In this compelling memoir, anthropologist and best-selling author Carlos Castaneda recounts his apprenticeship under don Juan Matus, a Yaqui Indian sorcerer from Sonora, Mexico. It was written in response to his teacher's orders to assemble an album of memorable events — ones that had an indelible impact on his character. Don Juan was convinced that this material would be of value as a preparation for the definitive journey at the end of life. Castaneda, who died in 1998, must have known in his heart that his teacher was right.

The shamanistic teachings in The Active Side of Infinity are in sync with the perennial wisdom of the ages. Don Juan tutors Castaneda about the two minds — the essential, intuitive one and "a foreign installation" which engenders conflict, doubts, and hopelessness. He salutes the spiritual practices of being present, equanimity, inner silence, and making sure that all debts are paid. Castaneda is also warned to steer clear of "the cult of me" and to respect "the art of dreaming."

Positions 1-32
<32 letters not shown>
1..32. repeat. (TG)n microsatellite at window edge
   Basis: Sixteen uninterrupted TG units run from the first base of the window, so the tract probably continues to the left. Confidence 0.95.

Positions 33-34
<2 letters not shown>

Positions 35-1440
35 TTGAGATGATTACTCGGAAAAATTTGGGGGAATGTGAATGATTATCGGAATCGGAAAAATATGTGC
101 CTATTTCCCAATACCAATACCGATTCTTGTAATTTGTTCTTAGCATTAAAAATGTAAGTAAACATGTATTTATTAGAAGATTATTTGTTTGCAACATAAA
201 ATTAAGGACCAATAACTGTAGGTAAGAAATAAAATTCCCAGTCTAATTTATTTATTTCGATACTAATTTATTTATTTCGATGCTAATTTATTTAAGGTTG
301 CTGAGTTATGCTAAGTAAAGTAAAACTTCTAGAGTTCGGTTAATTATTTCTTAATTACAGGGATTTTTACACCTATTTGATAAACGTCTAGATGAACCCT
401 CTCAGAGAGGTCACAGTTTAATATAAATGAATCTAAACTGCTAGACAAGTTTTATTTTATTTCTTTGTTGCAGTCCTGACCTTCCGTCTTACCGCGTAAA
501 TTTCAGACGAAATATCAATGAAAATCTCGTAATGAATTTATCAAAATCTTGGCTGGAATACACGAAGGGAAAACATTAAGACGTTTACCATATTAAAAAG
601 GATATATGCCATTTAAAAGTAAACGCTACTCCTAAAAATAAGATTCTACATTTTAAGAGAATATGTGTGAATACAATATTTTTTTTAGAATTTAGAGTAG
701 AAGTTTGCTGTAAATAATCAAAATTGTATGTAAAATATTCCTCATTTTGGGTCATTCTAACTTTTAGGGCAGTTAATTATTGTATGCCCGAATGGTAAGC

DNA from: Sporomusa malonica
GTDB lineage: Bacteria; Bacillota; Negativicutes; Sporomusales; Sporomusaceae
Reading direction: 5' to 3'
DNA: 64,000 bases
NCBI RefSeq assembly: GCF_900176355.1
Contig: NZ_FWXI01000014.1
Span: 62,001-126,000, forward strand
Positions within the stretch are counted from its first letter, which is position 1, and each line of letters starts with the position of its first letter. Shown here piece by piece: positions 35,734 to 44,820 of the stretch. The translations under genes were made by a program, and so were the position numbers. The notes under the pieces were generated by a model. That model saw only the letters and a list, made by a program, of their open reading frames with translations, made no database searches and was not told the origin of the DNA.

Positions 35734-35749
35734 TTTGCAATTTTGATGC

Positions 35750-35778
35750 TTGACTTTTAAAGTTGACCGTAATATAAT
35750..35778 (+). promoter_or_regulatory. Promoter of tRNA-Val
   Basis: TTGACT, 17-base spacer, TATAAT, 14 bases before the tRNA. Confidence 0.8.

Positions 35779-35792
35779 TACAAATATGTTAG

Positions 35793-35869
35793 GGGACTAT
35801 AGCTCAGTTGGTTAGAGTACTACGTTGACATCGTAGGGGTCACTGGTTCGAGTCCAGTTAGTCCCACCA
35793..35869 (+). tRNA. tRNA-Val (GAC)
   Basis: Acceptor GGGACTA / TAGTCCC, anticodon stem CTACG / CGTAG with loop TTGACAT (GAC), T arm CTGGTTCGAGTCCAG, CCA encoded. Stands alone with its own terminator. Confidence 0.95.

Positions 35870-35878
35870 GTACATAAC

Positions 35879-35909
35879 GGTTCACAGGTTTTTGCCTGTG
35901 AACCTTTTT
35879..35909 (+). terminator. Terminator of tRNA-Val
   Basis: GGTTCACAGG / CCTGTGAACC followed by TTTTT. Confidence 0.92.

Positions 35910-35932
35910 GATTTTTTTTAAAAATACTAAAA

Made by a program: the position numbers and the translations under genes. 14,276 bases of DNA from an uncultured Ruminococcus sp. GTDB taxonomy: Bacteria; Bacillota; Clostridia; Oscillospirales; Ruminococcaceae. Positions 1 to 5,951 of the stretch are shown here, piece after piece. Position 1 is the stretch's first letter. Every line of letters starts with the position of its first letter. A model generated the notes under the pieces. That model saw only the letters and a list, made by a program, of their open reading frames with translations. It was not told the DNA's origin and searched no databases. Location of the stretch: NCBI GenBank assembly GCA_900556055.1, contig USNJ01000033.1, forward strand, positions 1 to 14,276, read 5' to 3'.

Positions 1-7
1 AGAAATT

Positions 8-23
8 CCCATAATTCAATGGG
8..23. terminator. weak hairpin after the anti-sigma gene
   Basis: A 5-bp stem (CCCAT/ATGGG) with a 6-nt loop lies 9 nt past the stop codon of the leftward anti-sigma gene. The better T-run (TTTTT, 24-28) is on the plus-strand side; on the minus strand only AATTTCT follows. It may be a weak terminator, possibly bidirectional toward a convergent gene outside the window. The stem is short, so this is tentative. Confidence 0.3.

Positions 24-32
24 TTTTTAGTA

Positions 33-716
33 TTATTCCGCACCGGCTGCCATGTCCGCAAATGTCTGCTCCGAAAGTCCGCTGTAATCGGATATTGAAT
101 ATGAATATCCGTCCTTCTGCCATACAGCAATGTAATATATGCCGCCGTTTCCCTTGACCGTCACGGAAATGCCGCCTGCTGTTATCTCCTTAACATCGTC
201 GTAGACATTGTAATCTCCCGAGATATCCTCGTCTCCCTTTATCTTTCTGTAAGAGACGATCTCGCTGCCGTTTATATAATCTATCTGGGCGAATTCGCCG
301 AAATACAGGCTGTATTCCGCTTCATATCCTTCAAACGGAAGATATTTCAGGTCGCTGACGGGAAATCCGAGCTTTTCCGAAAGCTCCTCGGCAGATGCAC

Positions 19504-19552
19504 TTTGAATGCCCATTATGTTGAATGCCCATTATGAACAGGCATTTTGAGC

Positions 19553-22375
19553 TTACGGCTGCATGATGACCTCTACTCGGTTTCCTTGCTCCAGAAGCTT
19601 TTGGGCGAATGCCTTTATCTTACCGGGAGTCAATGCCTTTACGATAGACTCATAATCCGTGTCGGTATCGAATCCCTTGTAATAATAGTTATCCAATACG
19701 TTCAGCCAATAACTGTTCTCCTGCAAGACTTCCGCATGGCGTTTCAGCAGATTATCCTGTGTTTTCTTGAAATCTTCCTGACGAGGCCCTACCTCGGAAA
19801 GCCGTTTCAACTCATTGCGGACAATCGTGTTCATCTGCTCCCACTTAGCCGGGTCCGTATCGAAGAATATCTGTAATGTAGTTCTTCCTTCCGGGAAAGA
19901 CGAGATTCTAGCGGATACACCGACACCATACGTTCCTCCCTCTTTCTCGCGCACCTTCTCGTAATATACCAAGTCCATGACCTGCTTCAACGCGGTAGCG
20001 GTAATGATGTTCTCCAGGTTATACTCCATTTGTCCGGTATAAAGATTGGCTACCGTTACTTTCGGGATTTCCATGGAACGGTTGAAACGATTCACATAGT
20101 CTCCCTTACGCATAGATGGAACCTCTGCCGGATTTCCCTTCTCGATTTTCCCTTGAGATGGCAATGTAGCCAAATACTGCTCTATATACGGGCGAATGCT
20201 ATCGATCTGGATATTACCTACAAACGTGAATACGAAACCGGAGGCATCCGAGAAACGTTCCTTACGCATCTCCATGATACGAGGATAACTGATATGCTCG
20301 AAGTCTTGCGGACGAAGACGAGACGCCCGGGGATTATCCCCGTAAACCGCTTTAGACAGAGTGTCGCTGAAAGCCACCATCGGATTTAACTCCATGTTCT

Much more accessible than the author's 12 other volumes, this one also contains several surprises. For instance: " 'Walking is always something that precipitates memories,' don Juan went on. 'The sorcerers of ancient Mexico believed that everything we live we store as a sensation on the backs of the legs. They considered the backs of the legs to be the warehouse of man's personal history. So, let's go for a walk in the hills now.' "